Umeå: Umeå universitet , 2018. , p. 71
Series
Umeå University medical dissertations, ISSN 0346-6612 ; 1957
Keywords [en]
Leadership, organisation, person-centred care, psychosocial climate, work environment, nursing homes, nursing
National Category
Nursing
Identifiers
URN: urn:nbn:se:umu:diva-146499ISBN: 9789176018675 (print)OAI: oai:DiVA.org:umu-146499DiVA, id: diva2:1196831
Public defence
2018-05-04, Vårdvetarhusets, aula, Umeå, 09:00 (Swedish)
Opponent
Supervisors
Funder
Forte, Swedish Research Council for Health, Working Life and WelfareSwedish Research CouncilVårdal FoundationAvailable from: 2018-04-13 Created: 2018-04-11 Last updated: 2018-06-09Bibliographically approved
List of papers
1. Towards person-centredness in aged-care: exploring the impact of leadership
Open this publication in new window or tab >>Towards person-centredness in aged-care: exploring the impact of leadership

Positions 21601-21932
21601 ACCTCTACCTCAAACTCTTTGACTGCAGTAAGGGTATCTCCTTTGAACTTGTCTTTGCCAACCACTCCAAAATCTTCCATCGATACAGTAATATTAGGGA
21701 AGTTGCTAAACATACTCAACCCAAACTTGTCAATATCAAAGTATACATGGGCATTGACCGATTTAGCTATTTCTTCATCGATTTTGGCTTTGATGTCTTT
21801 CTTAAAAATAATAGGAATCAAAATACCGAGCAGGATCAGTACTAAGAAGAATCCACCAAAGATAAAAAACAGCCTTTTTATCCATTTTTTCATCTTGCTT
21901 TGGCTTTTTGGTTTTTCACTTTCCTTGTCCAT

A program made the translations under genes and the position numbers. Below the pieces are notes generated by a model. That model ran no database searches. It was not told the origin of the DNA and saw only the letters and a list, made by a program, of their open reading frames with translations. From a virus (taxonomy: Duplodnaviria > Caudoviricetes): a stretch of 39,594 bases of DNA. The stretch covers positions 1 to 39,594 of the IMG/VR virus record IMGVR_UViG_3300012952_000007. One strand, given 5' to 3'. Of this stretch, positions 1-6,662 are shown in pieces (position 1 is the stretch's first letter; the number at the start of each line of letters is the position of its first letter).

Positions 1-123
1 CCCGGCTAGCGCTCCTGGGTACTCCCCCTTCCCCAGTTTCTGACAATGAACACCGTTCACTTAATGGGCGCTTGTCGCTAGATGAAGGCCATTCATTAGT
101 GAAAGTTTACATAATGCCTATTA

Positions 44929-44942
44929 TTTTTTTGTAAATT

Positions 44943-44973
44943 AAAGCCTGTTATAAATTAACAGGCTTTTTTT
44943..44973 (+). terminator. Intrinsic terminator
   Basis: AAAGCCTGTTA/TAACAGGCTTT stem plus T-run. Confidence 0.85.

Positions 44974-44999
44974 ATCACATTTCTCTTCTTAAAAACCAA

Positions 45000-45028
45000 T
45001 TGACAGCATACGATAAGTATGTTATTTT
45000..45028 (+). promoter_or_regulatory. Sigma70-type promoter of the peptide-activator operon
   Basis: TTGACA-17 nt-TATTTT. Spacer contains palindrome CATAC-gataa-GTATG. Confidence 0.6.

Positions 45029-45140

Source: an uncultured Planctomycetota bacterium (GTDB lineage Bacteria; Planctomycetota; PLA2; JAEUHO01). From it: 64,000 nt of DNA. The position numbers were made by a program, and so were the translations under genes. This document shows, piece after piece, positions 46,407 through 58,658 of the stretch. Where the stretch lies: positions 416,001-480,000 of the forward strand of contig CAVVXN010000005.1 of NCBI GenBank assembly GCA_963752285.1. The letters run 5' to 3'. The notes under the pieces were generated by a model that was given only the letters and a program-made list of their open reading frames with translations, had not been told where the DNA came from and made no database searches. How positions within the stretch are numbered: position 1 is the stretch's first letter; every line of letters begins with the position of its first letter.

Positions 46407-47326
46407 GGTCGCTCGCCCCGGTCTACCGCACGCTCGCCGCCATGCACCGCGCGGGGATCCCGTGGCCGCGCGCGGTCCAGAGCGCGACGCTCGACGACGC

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2016 (English)In: Journal of Nursing Management, ISSN 0966-0429, E-ISSN 1365-2834, Vol. 24, no 6, p. 766-774Article in journal (Refereed) Published
Abstract [en]

Aim: To explore the association between leadership behaviours among managers in aged care, and person‐centredness of care and the psychosocial climate.

Background: Theory suggests that leadership is important for improving person‐centredness in aged care, however, empirical evidence is lacking.